Device independence is less an end in itself than a means to scalability of keyboards for wearable computers, which is our real goal. In order to continue to benefit from shrinking component size and dissipation, all components must shrink together, the keyboard included.
The fundamental difficulty with a shrinking keyboard is that every factor of two in shrinkage calls for a radical revision in how the user approaches touchtyping and headup use. In particular imagine that the keyboard has been shrunk to invisibility. How could anyone possibly type on so small a device?
Scalability is the exact opposite of this: far from requiring radical changes in mode of use as the device shrinks, usage should be as independent of device size as possible.
We achieve this goal via device independence. which in turn is achieved by using the hand itself as the keyboard rather than any particular device. One types not just with the hand but on the hand.
If we were to permit two-handed use we could type with one hand on the other, or even both on each other.2 However the benefits of one-handed use appear to us to outweigh the speed gain we would expect to be possible with two hands used in a device-independent way, which seems to us unlikely to be competitive with touch-typing on a full-size keyboard. We therefore assume one-handed typing, right or left as the user prefers, leaving the other hand free.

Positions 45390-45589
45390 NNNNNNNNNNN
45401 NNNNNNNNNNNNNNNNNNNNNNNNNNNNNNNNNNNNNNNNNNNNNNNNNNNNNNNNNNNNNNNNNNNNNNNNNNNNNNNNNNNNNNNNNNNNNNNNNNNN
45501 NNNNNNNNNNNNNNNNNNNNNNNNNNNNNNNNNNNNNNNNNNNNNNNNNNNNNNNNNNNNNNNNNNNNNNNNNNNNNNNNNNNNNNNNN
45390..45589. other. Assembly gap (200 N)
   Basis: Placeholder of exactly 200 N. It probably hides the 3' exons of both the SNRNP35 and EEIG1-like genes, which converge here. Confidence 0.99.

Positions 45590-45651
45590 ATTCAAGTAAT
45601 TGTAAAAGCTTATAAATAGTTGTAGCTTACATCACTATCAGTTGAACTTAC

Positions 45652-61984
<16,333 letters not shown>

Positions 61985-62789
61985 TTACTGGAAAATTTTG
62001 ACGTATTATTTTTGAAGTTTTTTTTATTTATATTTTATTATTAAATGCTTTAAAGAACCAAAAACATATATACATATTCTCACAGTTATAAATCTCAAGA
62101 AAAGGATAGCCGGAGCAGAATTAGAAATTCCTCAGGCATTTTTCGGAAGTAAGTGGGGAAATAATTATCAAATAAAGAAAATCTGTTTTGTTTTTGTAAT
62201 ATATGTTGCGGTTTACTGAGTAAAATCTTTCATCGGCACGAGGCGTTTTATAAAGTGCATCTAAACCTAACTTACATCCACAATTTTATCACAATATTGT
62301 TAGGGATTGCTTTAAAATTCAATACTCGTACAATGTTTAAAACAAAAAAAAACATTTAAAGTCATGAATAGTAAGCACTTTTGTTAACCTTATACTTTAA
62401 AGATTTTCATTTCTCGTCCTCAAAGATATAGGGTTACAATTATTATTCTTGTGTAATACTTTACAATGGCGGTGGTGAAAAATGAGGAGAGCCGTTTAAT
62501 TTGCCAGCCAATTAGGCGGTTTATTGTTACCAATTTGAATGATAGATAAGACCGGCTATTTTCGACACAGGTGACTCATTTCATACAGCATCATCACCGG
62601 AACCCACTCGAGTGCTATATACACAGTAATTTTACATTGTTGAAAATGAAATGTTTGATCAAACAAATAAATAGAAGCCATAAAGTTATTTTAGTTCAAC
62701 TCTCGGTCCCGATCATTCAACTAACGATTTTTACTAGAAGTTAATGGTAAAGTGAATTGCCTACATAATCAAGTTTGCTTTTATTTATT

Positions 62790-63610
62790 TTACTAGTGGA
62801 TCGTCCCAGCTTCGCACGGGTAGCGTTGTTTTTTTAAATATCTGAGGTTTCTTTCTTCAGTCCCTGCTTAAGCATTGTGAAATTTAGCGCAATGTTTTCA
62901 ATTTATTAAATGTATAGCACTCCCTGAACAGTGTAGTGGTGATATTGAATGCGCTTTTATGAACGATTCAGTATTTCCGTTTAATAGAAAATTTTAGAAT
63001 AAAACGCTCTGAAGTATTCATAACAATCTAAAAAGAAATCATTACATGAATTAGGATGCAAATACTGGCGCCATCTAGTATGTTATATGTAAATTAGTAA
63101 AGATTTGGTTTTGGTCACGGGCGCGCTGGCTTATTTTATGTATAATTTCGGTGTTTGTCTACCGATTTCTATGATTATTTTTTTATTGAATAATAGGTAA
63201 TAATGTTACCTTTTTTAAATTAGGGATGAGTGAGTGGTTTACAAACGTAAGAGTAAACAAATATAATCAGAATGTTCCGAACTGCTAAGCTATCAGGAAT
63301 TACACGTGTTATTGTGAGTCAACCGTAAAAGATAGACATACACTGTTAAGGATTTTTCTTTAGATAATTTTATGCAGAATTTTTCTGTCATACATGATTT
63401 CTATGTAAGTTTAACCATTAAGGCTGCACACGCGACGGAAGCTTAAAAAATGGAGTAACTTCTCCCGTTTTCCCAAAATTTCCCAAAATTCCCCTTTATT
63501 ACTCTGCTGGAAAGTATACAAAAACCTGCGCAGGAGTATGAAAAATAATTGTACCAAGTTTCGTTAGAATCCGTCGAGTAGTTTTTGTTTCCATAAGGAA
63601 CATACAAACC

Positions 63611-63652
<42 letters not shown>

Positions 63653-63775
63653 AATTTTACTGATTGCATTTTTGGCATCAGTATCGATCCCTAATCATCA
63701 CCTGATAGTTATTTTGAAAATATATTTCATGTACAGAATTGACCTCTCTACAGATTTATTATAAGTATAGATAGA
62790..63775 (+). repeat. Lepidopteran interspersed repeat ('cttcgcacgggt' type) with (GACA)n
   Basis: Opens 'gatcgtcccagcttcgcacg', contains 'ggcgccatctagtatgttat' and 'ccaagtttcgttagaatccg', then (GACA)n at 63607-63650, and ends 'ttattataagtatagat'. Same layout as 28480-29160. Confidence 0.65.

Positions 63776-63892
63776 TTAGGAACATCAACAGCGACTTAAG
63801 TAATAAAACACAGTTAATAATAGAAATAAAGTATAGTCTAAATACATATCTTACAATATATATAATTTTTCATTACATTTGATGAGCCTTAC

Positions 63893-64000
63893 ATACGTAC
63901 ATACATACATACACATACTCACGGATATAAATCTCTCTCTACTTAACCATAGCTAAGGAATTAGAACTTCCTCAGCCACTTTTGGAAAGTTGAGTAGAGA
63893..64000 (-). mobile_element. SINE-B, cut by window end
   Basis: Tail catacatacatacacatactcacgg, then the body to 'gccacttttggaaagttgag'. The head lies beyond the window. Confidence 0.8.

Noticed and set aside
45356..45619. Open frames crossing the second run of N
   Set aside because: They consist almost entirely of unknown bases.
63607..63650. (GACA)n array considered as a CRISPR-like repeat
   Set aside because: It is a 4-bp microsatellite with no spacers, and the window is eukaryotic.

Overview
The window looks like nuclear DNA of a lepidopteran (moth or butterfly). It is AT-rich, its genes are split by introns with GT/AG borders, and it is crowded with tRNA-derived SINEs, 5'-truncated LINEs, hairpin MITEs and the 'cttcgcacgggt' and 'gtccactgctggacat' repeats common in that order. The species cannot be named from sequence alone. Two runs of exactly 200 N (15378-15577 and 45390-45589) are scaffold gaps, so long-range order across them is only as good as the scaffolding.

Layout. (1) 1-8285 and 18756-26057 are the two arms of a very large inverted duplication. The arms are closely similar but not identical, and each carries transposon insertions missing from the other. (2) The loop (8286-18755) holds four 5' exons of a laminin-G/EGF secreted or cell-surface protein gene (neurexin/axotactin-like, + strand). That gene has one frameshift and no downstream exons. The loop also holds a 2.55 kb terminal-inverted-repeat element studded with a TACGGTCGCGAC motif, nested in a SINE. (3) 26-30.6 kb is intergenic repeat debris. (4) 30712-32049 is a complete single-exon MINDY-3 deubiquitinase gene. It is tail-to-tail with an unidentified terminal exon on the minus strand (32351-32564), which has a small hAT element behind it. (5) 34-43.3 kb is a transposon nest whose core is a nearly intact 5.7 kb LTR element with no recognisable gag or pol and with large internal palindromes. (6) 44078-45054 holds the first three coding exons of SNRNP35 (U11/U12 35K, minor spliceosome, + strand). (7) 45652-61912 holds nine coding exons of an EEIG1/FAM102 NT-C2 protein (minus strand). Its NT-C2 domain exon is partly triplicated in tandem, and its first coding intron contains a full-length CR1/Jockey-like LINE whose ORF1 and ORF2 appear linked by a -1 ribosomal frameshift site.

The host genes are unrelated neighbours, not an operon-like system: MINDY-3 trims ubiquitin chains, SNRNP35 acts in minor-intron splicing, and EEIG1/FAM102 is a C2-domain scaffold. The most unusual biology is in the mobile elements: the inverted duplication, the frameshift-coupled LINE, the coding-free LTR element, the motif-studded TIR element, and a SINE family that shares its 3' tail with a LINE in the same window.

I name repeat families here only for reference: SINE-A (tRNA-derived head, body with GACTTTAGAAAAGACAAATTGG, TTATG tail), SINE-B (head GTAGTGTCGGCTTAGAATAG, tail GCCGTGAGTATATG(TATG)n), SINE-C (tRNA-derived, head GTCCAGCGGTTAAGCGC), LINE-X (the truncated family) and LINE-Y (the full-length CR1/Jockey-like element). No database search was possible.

A hand ``typing'' on itself is a form of signing. Starner et al  have explored American Sign Language (ASL) as a word-oriented signing language. Their preliminary experiments were confined to a 40-word subset of ASL's 6000-word vocabulary, for which they achieved a per-word recognition accuracy of 97%.
In contrast Thumbcode is intended as a keyboard replacement, and as such is purely character-oriented. Thumbcode caters for all 128 7-bit ASCII characters as well as some of the other commonly used scan codes and features of standard PC keyboards such as cursor keys, function keys, the ALT key, simultaneous depression of SHIFT, ALT, and CTRL, etc. ASL is less well suited for this purpose: it does not have standard signs for all of ASCII, and those signs it does have for letters are quite ad hoc compared to the approach we propose here.
What distinguishes Thumbcode from other sign languages is that it works very much like typing on a keyboard. One ``types'' with the thumb on the twelve phalanges of the fingers as though they formed a keypad. (In this respect the fingers can be thought of as a Twiddler keypad built into the hand.) Simultaneously three bits of ``control-key'' information are provided by holding some fingers together and some apart.
Scalability is achieved by making no commitment to the method of recognizing Thumbcode as a sign language. No matter how small technology is able to shrink the recognition device, Thumbcode continues to be thumbed in exactly the same way as when recognizing it with bulkier devices.